Confronting Flu Myths

It’s peak season for the flu, and with the virus running rampant, so are rumors about the vaccine’s safety and effectiveness on social media. Uma Savanoor, MD, MPH, Director, Medical Operations, OccuHealth and Employee Health at ProMedica dispels some of the more popular myths we’ve seen surrounding vaccination.

Myth #1: Flu vaccines are not very effective, especially since you can’t be protected from every strain.

This year’s vaccine includes protection from Influenza A (H1N1), which appears to be the most widespread virus this season. Even though the vaccine may not be 100% effective, it remains the best means of preventing the flu. Antibodies made in response to vaccination with one flu virus can sometimes provide protection against different but related flu viruses.

The effectiveness of a vaccine varies from year to year, and depends on:

  • Age and health of person vaccinated.
  • “Match” between Flu viruses circulating and the strains in the vaccine.

Myth #2: Vaccines contain mercury, which is harmful to the body.

Some vaccines packaged in multi-dose vials contain small amounts of mercury (also called Thimerosal) which help guard against the growth of germs. There is no evidence that the trace amounts of Thimerosal can cause anything more than redness and swelling at the injection site. A Thimerosal-free version of the vaccine is available for those who need it. Talk to your primary care physician if you have concerns or need to request this type of vaccine.

Myth #3: The flu vaccine causes Alzheimer’s disease.

The flu vaccine does not cause Alzheimer’s. In fact, the Alzheimer’s Association points to several studies linking good vaccination practices to a reduced risk of Alzheimer’s.

Myth #4: You can get the flu from the flu vaccine, which is why many people feel sick after they get the vaccination.

You cannot get the flu from the flu vaccine because the viruses used to make the vaccine are either killed or weakened.

Most people who receive the flu shot don’t experience any side effects at all.  Some might have redness or swelling at the injection site, or even muscle aches, or low grade fever. Those who receive the intra-nasal vaccine may also experience a runny nose, sore throat and cough. These are only side effects and are not symptoms of the flu.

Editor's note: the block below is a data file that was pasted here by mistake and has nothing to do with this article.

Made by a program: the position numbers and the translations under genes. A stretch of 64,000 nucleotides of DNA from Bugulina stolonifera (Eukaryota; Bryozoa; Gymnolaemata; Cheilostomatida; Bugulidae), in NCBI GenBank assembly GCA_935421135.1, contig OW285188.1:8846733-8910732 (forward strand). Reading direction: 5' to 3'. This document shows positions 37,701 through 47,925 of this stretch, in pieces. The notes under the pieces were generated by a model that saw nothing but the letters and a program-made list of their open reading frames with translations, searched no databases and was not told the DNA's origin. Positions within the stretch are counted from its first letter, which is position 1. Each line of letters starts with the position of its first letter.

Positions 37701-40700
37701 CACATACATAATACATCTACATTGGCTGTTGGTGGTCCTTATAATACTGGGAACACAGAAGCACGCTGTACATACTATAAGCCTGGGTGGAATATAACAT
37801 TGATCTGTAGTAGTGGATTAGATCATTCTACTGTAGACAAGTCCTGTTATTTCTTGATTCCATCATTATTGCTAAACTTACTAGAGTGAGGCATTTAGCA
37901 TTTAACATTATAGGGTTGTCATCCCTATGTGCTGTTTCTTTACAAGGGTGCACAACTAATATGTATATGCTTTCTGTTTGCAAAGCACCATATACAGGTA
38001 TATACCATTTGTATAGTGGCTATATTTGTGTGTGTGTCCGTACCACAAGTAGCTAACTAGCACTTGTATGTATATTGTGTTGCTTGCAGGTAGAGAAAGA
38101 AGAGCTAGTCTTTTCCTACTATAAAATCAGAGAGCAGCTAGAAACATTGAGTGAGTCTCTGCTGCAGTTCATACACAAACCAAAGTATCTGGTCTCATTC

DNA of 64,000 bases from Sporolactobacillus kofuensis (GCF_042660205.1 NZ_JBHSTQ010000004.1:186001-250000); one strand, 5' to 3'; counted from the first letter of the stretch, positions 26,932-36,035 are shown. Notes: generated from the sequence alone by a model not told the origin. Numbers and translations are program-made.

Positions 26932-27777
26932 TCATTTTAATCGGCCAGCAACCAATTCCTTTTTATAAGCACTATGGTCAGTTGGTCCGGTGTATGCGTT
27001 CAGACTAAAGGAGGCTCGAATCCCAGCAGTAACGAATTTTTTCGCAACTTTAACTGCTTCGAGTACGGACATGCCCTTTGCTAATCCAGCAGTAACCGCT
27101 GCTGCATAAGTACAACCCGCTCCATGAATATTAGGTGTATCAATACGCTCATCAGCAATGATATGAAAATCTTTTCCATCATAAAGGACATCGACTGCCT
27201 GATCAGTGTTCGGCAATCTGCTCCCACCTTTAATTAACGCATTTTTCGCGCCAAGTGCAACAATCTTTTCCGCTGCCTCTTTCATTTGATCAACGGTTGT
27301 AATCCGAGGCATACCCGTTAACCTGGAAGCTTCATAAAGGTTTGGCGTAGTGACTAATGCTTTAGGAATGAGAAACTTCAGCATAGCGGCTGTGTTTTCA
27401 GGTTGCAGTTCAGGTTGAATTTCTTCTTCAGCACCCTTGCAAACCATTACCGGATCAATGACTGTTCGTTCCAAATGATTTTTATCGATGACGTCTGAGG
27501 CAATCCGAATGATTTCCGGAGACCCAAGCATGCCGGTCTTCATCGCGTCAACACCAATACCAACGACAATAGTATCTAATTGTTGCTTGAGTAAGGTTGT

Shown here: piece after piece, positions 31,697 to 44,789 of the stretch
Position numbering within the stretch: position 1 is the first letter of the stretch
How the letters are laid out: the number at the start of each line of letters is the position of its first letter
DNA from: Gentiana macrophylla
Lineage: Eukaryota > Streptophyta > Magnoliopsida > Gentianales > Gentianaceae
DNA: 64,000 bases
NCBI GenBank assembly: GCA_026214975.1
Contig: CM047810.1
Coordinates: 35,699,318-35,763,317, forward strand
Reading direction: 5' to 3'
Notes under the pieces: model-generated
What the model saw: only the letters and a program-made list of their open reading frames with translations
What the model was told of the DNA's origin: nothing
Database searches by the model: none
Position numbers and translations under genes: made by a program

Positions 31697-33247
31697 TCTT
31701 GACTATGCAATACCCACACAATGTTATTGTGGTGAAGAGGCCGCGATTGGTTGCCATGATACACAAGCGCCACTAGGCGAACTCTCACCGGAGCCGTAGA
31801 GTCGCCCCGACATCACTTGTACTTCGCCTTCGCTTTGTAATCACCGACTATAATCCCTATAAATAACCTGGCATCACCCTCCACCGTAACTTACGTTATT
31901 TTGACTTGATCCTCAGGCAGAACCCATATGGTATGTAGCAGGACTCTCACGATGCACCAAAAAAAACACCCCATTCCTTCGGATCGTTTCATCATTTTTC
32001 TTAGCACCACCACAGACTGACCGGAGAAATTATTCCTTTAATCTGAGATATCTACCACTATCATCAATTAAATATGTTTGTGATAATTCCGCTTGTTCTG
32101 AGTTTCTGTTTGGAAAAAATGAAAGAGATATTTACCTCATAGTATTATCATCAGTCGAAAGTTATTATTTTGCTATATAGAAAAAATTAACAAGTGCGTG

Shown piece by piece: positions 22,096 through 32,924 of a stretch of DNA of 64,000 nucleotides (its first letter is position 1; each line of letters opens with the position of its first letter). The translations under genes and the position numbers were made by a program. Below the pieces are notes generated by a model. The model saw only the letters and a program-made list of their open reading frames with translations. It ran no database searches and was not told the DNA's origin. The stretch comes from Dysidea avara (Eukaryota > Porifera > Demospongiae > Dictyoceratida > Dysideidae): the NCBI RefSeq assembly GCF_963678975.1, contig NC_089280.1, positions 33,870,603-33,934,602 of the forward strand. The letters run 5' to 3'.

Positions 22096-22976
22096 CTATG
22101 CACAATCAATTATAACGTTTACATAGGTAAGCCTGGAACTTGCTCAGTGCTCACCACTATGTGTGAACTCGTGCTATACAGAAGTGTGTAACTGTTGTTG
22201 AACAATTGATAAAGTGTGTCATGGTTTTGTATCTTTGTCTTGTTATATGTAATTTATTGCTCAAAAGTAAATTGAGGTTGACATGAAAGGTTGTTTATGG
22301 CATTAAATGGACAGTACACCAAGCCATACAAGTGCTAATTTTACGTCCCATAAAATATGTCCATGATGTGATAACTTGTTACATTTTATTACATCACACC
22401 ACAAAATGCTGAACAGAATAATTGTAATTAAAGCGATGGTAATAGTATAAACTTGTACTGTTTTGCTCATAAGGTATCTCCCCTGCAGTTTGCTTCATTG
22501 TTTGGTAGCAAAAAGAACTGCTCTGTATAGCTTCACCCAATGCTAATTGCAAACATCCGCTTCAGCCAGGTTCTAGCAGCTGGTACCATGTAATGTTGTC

Despite getting vaccinated, a person can wind up sick from other viruses that can cause flu-like symptoms, but are not actually the flu. Additionally, it takes about two weeks to develop full immunity after a flu shot. You could still get the flu if you were exposed to the virus before, or immediately after, receiving the vaccine.

Myth #5: People who get the flu vaccine are more susceptible to Guillain-Barré Syndrome.

The CDC estimates the probability of developing Guillain-Barré Syndrome following vaccination is no more than one or two cases per million people vaccinated. This is in stark contrast to the estimated 200,000 people hospitalized every year due to flu complications.

Myth #6: Getting the flu vaccine is only important for people who get sick often. Healthy individuals don’t have to be as cautious.

There’s a first time for everything—including getting sick. Many times, people mistake other viruses for the flu, and many people think the flu is “just a bad cold.” The truth is, the influenza virus can be deadly at its worst, and at its best, temporarily debilitating for those who contract it.

Even if your immune system is strong enough to ward off the virus, it’s important to remember that many others aren’t as lucky. Children younger than 5, adults 65 and older, and pregnant women are among the most at risk, as well as those living with chronic conditions like heart disease and asthma. For them, becoming infected with the flu virus could mean the difference between life and death.

Most flu symptoms start one to four days after the virus enters the body. Healthy adults may be able to infect other people beginning one day before symptoms develop and five to seven day after becoming sick. You can pass the virus to uninfected people before you even know you’re sick.  And if you pass the virus to someone who is high risk, they could end up with severe complications, including death.

Getting vaccinated is about more than your own wellness. It’s also about how your protection also protects our most vulnerable community members. It’s still not too late to get your flu shot for this flu season. Get your flu shot even if you have had the flu. Schedule an appointment with your physician or check with your local health department for clinic schedules and vaccination sites.